Today on Tumblr I saw this lovely positive article about a woman with Down syndrome who is entering the Miss Minnesota pageant. She’s also a dancer, it’s generally an awesome and happy article. But part of it made me choke, not because there’s anything negative about it in itself but because of what it reminded me of:

Born six weeks early with Down syndrome and without an esophagus, a condition that required surgery, Holmgren has always been a “go-getter” who has never been defined by her disability, said her mother, Sandi Holmgren.

She was born with the same conditions as “Baby Doe” in this euthanasia case.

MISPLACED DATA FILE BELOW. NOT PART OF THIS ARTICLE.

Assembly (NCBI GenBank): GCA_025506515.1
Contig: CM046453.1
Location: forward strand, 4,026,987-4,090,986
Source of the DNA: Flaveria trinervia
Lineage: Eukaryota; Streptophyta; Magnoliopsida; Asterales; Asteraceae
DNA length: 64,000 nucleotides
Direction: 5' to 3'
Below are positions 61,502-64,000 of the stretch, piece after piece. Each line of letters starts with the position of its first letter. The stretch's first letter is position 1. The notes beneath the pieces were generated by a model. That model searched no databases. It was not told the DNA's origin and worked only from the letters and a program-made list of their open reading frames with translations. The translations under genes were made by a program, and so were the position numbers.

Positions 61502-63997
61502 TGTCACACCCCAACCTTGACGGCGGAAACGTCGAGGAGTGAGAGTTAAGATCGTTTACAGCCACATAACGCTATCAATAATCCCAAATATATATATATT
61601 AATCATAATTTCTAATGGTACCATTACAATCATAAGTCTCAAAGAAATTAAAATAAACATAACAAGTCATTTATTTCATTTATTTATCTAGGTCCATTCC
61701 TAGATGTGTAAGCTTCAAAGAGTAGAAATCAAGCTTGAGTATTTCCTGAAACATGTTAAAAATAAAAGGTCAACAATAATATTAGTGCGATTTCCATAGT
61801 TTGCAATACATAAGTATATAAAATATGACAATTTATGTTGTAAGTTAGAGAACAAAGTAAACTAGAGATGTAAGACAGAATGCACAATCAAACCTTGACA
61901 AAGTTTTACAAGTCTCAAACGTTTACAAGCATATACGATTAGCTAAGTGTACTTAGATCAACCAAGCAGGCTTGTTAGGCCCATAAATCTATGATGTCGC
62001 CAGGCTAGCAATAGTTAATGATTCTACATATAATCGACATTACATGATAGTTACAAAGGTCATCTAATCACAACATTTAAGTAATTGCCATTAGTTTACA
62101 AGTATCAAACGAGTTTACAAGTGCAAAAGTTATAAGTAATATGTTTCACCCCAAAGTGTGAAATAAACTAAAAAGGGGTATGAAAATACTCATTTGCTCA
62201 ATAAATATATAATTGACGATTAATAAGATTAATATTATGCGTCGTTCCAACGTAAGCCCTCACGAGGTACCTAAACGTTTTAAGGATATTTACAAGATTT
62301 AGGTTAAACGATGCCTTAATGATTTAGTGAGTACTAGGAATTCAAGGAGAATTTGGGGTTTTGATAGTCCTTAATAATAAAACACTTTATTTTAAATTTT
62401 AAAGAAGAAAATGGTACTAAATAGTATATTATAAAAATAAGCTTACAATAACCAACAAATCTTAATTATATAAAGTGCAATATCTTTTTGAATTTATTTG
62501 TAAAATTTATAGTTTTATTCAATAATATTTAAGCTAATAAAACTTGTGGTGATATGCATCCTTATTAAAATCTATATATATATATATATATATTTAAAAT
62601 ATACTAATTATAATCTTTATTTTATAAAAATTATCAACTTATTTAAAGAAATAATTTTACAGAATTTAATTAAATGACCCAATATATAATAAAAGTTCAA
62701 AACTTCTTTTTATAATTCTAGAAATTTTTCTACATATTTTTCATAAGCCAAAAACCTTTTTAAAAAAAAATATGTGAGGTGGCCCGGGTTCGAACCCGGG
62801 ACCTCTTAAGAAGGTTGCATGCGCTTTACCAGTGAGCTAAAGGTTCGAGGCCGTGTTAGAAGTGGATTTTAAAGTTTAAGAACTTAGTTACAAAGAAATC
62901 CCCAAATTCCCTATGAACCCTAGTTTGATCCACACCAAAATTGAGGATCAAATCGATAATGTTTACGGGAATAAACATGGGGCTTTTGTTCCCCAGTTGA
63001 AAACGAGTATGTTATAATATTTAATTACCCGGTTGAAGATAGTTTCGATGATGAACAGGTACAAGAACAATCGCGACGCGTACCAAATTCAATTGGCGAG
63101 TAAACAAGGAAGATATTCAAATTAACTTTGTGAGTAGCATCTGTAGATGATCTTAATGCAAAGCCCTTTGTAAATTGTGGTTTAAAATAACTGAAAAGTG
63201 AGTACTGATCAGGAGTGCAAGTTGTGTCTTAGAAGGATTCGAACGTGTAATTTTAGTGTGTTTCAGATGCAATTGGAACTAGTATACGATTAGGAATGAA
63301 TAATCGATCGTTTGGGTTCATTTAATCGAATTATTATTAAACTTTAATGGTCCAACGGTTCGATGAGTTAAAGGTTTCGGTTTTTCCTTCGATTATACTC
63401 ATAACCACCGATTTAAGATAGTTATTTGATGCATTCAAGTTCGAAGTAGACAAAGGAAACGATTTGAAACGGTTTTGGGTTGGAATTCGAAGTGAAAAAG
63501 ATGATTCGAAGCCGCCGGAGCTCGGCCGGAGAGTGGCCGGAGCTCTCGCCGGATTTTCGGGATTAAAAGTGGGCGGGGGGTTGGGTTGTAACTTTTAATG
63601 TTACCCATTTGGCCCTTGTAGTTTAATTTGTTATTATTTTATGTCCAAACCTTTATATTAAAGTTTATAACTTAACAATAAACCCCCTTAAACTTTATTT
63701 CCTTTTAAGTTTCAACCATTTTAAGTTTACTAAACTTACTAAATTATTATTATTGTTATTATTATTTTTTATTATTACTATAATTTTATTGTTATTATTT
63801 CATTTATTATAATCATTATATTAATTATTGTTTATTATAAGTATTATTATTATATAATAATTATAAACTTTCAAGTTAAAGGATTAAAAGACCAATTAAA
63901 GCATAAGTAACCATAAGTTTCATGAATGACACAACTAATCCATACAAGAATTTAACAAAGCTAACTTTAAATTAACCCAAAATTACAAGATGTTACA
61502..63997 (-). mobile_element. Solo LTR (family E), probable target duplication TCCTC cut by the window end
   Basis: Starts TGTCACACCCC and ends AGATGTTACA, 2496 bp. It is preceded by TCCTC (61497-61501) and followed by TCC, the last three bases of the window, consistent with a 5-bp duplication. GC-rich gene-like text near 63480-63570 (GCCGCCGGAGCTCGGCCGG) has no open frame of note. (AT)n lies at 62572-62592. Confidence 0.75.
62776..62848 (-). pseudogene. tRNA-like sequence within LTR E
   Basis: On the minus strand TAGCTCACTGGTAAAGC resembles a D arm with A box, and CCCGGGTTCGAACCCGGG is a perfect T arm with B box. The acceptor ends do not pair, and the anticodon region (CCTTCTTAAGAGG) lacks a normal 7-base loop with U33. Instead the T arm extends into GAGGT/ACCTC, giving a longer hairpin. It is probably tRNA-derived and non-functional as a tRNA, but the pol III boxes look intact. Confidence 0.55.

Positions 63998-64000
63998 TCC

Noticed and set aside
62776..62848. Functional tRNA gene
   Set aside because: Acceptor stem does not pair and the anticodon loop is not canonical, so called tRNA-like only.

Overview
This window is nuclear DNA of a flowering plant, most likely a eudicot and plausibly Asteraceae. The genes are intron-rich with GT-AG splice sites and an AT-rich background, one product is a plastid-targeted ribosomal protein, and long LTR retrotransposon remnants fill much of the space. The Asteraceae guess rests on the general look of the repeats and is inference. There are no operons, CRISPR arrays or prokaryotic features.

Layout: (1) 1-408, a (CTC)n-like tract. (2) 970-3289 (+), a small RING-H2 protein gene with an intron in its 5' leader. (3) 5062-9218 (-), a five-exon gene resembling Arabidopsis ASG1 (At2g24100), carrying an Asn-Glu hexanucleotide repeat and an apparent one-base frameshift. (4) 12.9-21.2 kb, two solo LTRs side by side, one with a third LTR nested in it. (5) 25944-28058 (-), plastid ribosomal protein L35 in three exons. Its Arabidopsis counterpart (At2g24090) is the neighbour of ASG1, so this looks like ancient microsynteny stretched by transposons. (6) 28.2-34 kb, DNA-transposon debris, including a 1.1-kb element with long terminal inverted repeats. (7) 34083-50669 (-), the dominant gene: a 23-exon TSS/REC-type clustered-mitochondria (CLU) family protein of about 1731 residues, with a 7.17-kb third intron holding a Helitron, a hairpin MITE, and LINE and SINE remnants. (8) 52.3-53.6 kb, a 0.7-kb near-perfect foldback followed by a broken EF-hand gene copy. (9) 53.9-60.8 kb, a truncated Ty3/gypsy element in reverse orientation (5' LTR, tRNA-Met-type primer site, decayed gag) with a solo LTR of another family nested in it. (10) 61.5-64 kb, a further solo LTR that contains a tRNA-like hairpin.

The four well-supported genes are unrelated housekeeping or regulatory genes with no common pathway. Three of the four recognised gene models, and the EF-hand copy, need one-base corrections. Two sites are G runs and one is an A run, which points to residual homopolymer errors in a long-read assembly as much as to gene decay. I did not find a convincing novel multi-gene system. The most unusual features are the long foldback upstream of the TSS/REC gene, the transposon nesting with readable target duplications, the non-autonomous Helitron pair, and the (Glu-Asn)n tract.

Baby Doe died at six days old, of aspiration pneumonia, because his parents refused to allow his esophagus to be surgically fixed. Their doctor encouraged them to think that Baby Doe would only be a burden, that because of his Down syndrome, he would never accomplish anything even if he grew up physically healthy.

Some 30 years later, here’s a girl born with the same set of disabilities, in college, competing in a pageant and described as a “triple threat” talented dancer, actor and singer.

We often talk about how beneficial it is when parents support and encourage their children’s interests in things like sports, art and music, how parental belief in a child’s talents enables them to excel. It doesn’t usually mean the difference between life and death though.

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